Here’s what’s new from Intel and AMD
- AMD has announced its Ryzen 5000 series laptop processors, shipping next month.
- Intel has also announced new notebook processors and teased next-generation chips.
This year’s edition of CES may be a virtual affair, but that hasn’t stopped PC chip veterans Intel and AMD from lining up announcements this year. The companies both announced new laptop processors, suggesting some notable upgrades in 2021.
AMD brings the laptop goods
The chipmaker announced its Zen 3-based Ryzen processors late last year, but these were only available for desktop computers. Fortunately, that’s changing today thanks to AMD revealing Ryzen 5000 series laptop chips based on the Zen 3 architecture. The new processors are built on TSMC’s 7nm manufacturing process and offer up to eight Zen 3 CPU cores in thin laptop form factors.
Starting at the top, AMD has the Ryzen 9 5900HX and Ryzen 9 5980HX, with these processors offering support for overclocking, eight cores/16 threads, 45W or higher TDP, and 20MBs of L2+L3 cache. The 5900HX tops out at 4.6GHz, while the 5980HX offers maximum clock speeds of 4.8GHz.
The chipmaker says you can expect the Ryzen 9 5900HX to run Horizon Zero Dawn at over 100fps at 1080p resolution with high detail. Furthermore, AMD showed off several benchmarks, pitting the 5900HX against the Intel Core i9 10980HK (see below, left), with double-digit performance gains according to the company.
Moving down a notch, we’ve got the Ryzen 7 5800U, giving you eight cores and 16 threads as well. AMD claims numerous wins for the processor in benchmarks compared to the Intel Core i7 1185G7 (see above, right). But the firm also says you can expect up to 17.5 hours of “general” usage and up to 21 hours of movie playback.
The chipmaker expects over 150 notebooks to be powered by the Ryzen 5000 series this year. And you won’t have to wait long to get your hands on these notebooks, as AMD notes that the first products will be available from February.
AMD also had more to share, confirming that its RDNA2-based graphics architecture will come to laptops in the first half of 2021. Those hoping for the firm’s graphics tech to come to smartphones will just need to wait until next year.
What did Intel have on offer?
Intel held its event yesterday, and probably the most high profile announcements were teasers for its 11th generation Intel Core S-series desktop chips (Rocket Lake S) and its next-generation processors (dubbed Alder Lake). Intel says both chip families will come to market later this year.
The latter processors look like a step in the Arm direction, as Intel is adopting high performance and high efficiency CPU cores akin to the big.LITTLE architecture. It makes for an interesting development, and could theoretically open the door for more battery efficiency if Intel gets things right. The firm is also touting a 10nm SuperFin manufacturing process, although it’s unclear how this shapes up to AMD’s 7nm process.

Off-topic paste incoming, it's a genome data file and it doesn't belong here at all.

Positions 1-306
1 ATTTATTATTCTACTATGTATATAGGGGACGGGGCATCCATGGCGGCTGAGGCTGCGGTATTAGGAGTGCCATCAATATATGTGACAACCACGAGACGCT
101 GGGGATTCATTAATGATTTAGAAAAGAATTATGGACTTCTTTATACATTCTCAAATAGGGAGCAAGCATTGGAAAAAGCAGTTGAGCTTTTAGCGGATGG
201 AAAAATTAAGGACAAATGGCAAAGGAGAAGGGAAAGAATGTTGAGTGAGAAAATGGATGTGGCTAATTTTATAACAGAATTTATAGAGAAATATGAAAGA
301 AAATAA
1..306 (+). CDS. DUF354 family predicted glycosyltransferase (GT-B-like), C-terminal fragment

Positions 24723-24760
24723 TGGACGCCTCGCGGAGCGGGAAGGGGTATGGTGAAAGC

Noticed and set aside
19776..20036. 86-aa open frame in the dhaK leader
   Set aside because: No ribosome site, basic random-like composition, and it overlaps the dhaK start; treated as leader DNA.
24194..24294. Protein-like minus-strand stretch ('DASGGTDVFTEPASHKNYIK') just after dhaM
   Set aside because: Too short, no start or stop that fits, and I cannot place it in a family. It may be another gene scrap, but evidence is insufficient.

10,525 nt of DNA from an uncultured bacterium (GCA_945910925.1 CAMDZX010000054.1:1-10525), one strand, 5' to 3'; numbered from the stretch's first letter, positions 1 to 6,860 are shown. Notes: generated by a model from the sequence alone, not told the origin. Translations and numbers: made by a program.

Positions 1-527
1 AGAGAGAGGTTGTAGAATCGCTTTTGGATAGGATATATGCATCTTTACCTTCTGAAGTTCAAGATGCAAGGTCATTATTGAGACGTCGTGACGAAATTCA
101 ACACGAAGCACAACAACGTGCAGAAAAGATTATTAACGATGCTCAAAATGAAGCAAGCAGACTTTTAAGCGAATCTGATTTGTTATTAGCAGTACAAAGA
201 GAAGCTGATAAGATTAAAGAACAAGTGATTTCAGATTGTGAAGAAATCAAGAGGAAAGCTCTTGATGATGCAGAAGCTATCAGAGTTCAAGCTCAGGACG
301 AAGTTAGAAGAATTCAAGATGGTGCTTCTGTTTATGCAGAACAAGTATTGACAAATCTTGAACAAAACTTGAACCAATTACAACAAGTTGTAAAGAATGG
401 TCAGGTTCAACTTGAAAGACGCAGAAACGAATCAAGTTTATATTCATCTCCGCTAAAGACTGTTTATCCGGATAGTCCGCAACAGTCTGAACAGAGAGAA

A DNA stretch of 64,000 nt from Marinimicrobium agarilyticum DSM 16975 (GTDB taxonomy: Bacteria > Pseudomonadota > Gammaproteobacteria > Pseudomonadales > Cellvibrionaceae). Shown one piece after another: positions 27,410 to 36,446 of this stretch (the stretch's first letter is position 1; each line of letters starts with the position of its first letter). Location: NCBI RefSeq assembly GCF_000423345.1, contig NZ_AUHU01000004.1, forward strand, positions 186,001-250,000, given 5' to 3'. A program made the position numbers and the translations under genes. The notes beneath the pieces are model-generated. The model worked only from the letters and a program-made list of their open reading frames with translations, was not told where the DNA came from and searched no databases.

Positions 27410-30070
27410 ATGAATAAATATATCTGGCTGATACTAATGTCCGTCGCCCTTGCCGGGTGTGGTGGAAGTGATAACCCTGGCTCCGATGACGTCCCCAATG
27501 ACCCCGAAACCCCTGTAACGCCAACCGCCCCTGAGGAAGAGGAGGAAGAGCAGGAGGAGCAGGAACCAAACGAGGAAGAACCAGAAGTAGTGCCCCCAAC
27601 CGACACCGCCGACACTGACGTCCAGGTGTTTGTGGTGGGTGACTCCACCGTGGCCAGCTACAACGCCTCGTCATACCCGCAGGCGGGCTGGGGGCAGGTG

Unfortunately, these were only teasers, so we’ll have to wait for Intel to dish out details regarding the CPU, GPU, and other capabilities.
These weren’t the only announcements Intel had on offer, as it also revealed 11th generation Intel Core H series mobile processors for so-called ultra-portable laptops (set for an H1 2021 release). In fact, Intel reckons that this chip family can deliver 1080p gaming at ~70fps with high visual settings. The firm specifically pointed to this performance for titles like Grid, Valorant, Destiny 2 Beyond Light, Star Wars Jedi Fallen Order, and League of Legends. But Intel notes that this performance is in conjunction with upcoming discrete Nvidia graphics.
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Expect up to 5GHz turbo clock speeds (at least for the top-end special edition chip), four cores/eight threads, Xe integrated graphics, a 10nm SuperFin manufacturing process. Other notable features include Wi-Fi 6E support, Thunderbolt 4 connectivity, and. Intel is also claiming that the top-end i7-11375H sports the fastest single-threaded performance for any laptop processor (citing the SPECint benchmark), matched by the top-end 10th generation H series chip.
The firm also teased an eight core 11th generation Core H series processor with 16 threads, topping out at 5GHz. But there’s no word on a release window for this chip.
Moving on, Intel announced the availability of 10nm Intel Pentium and Celeron processors, which should deliver a welcome efficiency and performance boost to its under-powered low-end portfolio. Finally, Intel also announced 11th generation Core vPro and Evo vPro processors for enhanced security. Unfortunately, Intel didn’t give a release date for the new 10nm and vPro processors.